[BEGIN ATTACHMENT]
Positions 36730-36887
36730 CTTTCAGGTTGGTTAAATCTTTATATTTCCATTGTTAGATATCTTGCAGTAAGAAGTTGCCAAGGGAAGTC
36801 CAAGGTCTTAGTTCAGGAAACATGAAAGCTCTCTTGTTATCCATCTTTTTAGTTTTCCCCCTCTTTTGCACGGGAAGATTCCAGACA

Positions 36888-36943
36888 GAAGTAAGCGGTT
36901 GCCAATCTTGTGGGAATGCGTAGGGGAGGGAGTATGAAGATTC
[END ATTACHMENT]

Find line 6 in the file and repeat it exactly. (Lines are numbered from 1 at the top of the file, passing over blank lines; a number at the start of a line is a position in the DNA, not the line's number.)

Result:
36901 GCCAATCTTGTGGGAATGCGTAGGGGAGGGAGTATGAAGATTC